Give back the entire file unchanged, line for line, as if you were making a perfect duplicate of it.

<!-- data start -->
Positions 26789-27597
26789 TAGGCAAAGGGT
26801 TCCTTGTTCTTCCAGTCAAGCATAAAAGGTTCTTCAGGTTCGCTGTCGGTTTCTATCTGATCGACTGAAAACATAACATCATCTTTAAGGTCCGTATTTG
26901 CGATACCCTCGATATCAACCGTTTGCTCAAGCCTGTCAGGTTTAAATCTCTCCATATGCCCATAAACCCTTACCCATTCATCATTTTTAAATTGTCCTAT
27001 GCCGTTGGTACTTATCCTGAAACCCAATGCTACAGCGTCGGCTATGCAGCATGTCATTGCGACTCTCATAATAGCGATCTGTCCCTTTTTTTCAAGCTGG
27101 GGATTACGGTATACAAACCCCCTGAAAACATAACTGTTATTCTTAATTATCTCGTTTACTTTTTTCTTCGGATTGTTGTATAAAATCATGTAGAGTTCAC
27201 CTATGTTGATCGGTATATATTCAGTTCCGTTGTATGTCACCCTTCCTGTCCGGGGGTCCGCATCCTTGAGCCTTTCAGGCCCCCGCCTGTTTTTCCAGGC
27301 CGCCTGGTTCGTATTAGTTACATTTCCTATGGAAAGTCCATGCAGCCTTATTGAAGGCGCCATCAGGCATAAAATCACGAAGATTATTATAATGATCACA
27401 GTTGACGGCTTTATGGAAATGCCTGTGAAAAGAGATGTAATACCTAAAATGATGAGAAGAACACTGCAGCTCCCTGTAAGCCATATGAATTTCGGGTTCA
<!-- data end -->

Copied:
Positions 26789-27597
26789 TAGGCAAAGGGT
26801 TCCTTGTTCTTCCAGTCAAGCATAAAAGGTTCTTCAGGTTCGCTGTCGGTTTCTATCTGATCGACTGAAAACATAACATCATCTTTAAGGTCCGTATTTG
26901 CGATACCCTCGATATCAACCGTTTGCTCAAGCCTGTCAGGTTTAAATCTCTCCATATGCCCATAAACCCTTACCCATTCATCATTTTTAAATTGTCCTAT
27001 GCCGTTGGTACTTATCCTGAAACCCAATGCTACAGCGTCGGCTATGCAGCATGTCATTGCGACTCTCATAATAGCGATCTGTCCCTTTTTTTCAAGCTGG
27101 GGATTACGGTATACAAACCCCCTGAAAACATAACTGTTATTCTTAATTATCTCGTTTACTTTTTTCTTCGGATTGTTGTATAAAATCATGTAGAGTTCAC
27201 CTATGTTGATCGGTATATATTCAGTTCCGTTGTATGTCACCCTTCCTGTCCGGGGGTCCGCATCCTTGAGCCTTTCAGGCCCCCGCCTGTTTTTCCAGGC
27301 CGCCTGGTTCGTATTAGTTACATTTCCTATGGAAAGTCCATGCAGCCTTATTGAAGGCGCCATCAGGCATAAAATCACGAAGATTATTATAATGATCACA
27401 GTTGACGGCTTTATGGAAATGCCTGTGAAAAGAGATGTAATACCTAAAATGATGAGAAGAACACTGCAGCTCCCTGTAAGCCATATGAATTTCGGGTTCA